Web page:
A House bill promoting the notion that jurors can ignore Alaska's criminal code and let a lawbreaking defendant off the hook had a brief hearing Wednesday in the House Judiciary Committee, then was held for later. The bill, fostering "jury nullification," has been a bipartisan favorite of some Fairbanks-area House members, with identical versions introduced in 2002 and 2009.Richard Mauer, House bill pushed by Fairbanks lawmakers promotes ‘jury nullification', Anchorage Daily News, March 26, 2014.
H.B. 315 is here. The bill information page has more links. The sponsor, Rep. Tammie Wilson, states:
Before one is able to understand why jury nullification is a good idea, one must understand the importance of a trial by jury. Our Founding Fathers considered them to be a powerful weapon in the war against tyranny. Thomas Jefferson wrote, “I consider trial by jury as the only anchor yet imagined by man, by which a government can be held to the principles of its constitution”. In the Federalist Papers, Alexander Hamilton wrote that trial by jury was the “very palladium of free government” and a “valuable check upon corruption”.
Given the strength of these opinions, then, it is no surprise that the denial of trials by jury was one of the foremost acts of despotism listed by Thomas Jefferson in the Declaration of Independence.
As for the concept that juries have not only the power but the obligation to nullify unjust rulings of a judge, John Adams wrote, “It is not only (the juror’s) right, but his duty … to find the verdict according to his own best understanding, judgment, and conscience, though in direct opposition to the direction of the court”.
Our Founding Fathers zealously defended this right and recognized that only an informed and empowered jury could effectively protect a defendant from the potentially harmful effects of autocratic judges. Jury nullification allows citizens to have the final say on what is fair in a court of law.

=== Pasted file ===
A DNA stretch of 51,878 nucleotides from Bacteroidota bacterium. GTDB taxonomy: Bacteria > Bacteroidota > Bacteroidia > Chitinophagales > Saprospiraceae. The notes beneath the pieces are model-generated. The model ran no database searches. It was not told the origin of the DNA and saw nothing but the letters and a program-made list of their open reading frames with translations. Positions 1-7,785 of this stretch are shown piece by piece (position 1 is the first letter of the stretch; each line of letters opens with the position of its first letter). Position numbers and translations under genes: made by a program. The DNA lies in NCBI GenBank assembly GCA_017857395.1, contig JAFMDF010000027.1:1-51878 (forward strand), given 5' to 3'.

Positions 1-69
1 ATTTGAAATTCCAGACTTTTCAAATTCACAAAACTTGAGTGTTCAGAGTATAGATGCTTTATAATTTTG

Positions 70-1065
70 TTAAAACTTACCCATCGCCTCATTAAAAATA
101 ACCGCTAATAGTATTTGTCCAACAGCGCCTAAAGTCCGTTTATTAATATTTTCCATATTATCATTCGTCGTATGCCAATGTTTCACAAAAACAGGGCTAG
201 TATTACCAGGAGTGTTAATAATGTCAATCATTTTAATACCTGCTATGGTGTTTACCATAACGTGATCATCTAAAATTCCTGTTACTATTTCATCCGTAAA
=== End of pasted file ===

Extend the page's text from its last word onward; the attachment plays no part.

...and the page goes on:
Therefore, I ask for your support of HB 315. Jury nullification is a good idea and one supported by Constitutional principles of freedom.Jur-E Bulletin from the National Center for State Courts reports:
The state attorney general's office opposes the bill, indicating it would lead to “unfair and disorderly trials.” Additionally, Doug Gardner, director of the Legislature's legal services division wrote a memo which expressed concern that the bill may not comply with U.S. Supreme Court precedent that "it is the duty of juries in criminal cases to take the law from the court, and apply that law to the facts as they find them to be from the evidence." Additionally, he wrote another memo comparing the provisions in House Bill 315 to New Hampshire Revised Statute 519:23-b, which is New Hampshire’s statutory authority for jury nullification.
The Fiscal Note Analysis prepared by the Department of Law includes some interesting commentary. It states:
Passage of this bill would result in more cases brought to trial by jury because even though the offender does not dispute that he or she broke the law, the offender could argue for the jury not to follow the law.